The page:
Delta variant could delay oil demand before 2022 growth – OPEC

The Organisation of the Petroleum Exporting Countries (OPEC), on Monday, September 13, cut down its world oil demand forecast for the last quarter of 2021 due to the Delta variant of the coronavirus.

OPEC said in a monthly report that it expects oil demand to average 99.70 million barrels per day (bpd) in the fourth quarter of 2021, down 110,000 bpd from the August forecast.

The organisation indicted that a further recovery would be partially delayed until 2021 when consumption would exceed pre-pandemic rates.

“The increased risk of Covid-19 cases, primarily fuelled by the Delta variant, is clouding oil demand prospects going into the final quarter of the year,” OPEC said in the report. “As a result, second-half 2021 oil demand has been adjusted slightly lower, partially delaying the oil demand recovery into first-half 2022″.

The organisation also noted that both the OECD and non-OECD drove the revisions. The recovery in various fuels is expected to be stronger than anticipated and further supported by a steady economic outlook in all regions.

Governments, companies and traders are closely monitoring the speed that oil demand recovers from last year’s crash.

A faster return could boost prices and challenge the view that the impact of the pandemic may curb consumption for longer or for good.

Despite the downward revision to the fourth quarter, OPEC said world oil demand in the whole of 2021 would rise by 5.96 million bpd, virtually unchanged from August.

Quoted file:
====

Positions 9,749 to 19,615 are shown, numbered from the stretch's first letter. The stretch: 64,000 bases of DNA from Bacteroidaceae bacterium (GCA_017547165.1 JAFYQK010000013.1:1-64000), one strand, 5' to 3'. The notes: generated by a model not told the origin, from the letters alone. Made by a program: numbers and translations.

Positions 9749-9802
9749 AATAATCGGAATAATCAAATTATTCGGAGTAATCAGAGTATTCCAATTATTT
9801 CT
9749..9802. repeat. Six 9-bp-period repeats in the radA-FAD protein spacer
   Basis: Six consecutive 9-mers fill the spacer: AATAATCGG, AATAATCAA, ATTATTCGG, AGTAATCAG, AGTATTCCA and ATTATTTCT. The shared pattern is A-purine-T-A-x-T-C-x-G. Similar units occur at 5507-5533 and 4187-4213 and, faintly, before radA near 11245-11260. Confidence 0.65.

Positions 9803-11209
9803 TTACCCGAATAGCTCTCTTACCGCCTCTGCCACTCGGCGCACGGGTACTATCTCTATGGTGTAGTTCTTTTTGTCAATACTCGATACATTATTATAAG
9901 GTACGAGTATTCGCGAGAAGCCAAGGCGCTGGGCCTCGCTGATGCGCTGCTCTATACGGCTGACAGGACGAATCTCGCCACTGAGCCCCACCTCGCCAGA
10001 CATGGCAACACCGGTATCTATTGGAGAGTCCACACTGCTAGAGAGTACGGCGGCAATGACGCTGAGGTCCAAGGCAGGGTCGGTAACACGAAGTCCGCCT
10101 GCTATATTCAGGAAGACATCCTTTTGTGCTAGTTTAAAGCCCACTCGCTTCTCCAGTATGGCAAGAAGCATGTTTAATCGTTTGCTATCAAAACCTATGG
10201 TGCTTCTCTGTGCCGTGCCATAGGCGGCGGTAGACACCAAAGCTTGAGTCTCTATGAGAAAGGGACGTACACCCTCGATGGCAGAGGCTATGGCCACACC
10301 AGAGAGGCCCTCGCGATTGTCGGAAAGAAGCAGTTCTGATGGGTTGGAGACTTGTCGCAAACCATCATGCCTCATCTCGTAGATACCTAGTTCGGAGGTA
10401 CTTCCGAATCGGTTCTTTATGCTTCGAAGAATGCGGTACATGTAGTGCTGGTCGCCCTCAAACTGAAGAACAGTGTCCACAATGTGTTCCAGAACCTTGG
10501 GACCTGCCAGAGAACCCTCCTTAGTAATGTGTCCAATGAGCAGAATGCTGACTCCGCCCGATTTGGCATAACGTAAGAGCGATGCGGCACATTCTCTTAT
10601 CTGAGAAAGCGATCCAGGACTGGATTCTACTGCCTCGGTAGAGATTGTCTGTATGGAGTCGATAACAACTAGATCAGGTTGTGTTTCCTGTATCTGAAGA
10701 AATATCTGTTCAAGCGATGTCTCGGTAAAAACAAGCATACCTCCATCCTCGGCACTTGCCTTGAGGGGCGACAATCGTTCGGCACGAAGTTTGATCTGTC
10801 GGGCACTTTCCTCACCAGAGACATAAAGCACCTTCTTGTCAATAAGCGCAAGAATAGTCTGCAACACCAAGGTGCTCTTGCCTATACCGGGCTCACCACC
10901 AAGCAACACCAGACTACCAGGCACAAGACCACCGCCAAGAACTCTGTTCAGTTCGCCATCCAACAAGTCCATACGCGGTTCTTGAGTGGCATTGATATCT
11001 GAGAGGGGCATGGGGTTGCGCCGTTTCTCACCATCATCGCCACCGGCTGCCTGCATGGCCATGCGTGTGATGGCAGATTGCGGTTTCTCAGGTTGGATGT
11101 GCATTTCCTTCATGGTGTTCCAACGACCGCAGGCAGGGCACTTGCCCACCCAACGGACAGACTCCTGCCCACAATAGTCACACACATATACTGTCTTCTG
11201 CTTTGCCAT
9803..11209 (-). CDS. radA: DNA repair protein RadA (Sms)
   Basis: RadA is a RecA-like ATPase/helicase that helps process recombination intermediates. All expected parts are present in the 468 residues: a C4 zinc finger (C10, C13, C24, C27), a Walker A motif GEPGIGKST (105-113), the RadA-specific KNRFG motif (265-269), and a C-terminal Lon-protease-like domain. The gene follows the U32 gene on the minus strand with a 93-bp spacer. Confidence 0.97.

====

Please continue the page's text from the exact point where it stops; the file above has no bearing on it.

The growth forecast for 2022 was adjusted to 4.15 million bpd, compared to 3.28 million bpd in last month’s report and an estimate of 4.2 million bpd given by OPEC sources during the group’s last meeting on September 1.

“The pace of recovery in oil demand is now assumed to be stronger and mostly taking place in 2022,” OPEC said.

“As vaccination rates rise, the Covid-19 pandemic is expected to be better managed and economic activities and mobility will firmly return to pre-Covid-19 levels,” they added.

Highest demand view

With the latest changes, OPEC still has the highest demand growth figures among the three main oil forecasting agencies – itself, the US government and the International Energy Agency.

OPEC and its allies, known as OPEC+, are gradually unwinding record oil output cuts put in place last year due to the pandemic.

In July, they agreed to gradually boost output by 400,000 bpd a month from August and confirmed the plan at their last meeting on September 1.

The report showed OPEC output rose in August by 150,000 bpd to 26.75 million bpd, led by Iraq and Saudi Arabia. An involuntary cut in Nigeria reduced the scale of the supply boost.

READ ALSO: OPEC+ Impasse Could Derail Economic Recovery In Developing Countries

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